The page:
Supporting LGBTQ+ young people in social care
As we celebrate Pride Month, I wanted to share with you the LGBTQ+ work we have been conducting in collaboration with the University of Birmingham. The LYPSA (Lgbtq+ Young People in Social cAre) Project is a two part study exploring the experiences of LGBTQ+ young people in care, and the training social workers receive to best support these individuals. Study one explores the experiences of LGBTQ+ young people in residential social care, which is the first of its kind in England. Study two tests the effectiveness of a LGBTQ+ training programme for social workers, aiming to improve their knowledge and confidence when working with this population.
This project is particularly timely given the findings of a scoping review completed as part of this project. The review shows that LGBTQ+ youth are more likely to end up in care than the general population and to spend longer in care than their peers, their pathways to care including family or caregiver rejection, related to actual or perceived LGBTQ+ status. In addition, LGBTQ+ young people in care report poorer physical health, mental health and wellbeing outcomes. Most importantly, overall findings from this review suggest that LGBTQ+ young people were more dissatisfied with their care experiences than their heterosexual peers.
Whilst we have some understanding of LGBTQ+ young people’s general life experiences, relatively little is known about their experiences within social care, with no previous studies describing their experiences within residential care. All of the young people we spoke to were very open and honest about their experiences with us, and we are incredibly grateful to each of them for speaking to us.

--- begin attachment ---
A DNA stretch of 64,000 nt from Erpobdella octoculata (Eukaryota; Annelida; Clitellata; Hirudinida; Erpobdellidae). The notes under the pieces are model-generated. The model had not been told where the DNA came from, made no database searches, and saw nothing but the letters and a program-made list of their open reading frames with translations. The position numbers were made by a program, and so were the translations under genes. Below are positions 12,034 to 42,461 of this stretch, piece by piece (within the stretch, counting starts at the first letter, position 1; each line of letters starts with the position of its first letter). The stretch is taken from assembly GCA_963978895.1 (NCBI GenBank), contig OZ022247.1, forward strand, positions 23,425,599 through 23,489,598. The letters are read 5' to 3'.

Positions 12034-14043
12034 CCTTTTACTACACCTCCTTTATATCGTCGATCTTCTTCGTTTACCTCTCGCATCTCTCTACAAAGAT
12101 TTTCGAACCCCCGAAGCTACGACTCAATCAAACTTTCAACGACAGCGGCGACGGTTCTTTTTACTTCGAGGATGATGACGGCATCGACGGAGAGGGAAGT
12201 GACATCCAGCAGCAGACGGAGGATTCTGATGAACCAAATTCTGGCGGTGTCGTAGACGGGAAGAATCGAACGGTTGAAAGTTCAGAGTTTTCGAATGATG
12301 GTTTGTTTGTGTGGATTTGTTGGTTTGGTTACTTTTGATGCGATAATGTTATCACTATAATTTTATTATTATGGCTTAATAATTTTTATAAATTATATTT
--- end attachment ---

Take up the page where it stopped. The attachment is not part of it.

The final report from Study one is due to be published in early August, however early interview findings suggest both positive and negative experiences in residential care. Many young people described hiding their sexual orientation or gender identity/expression, with the report showing evidence of homo/bi/transphobia along with policing of gender norms. There was also evidence of multiple disruptions to placements, including multiple placements and high staff turn over. However, some young people also described positive and supportive experiences with their social workers, and having access to different groups to support their identity.
Study two began in June 2022 and will evaluate an online training programme, testing whether it improves social workers attitudes, knowledge and skills about LGBTQ+ youth. It uses an already established training programme through a randomised controlled trial methodology, to understand whether social worker’s levels of knowledge and confidence change as a consequence of undertaking the training programme.
If you are interested in taking part in the study two trial, please email email@example.com. Alternatively, if you are a social worker (including managers, senior managers or supervising social worker of foster carers) and employed by an English local authority, please complete an expression of interest form which can be found here. The final report for this study is due to be published in March 2023.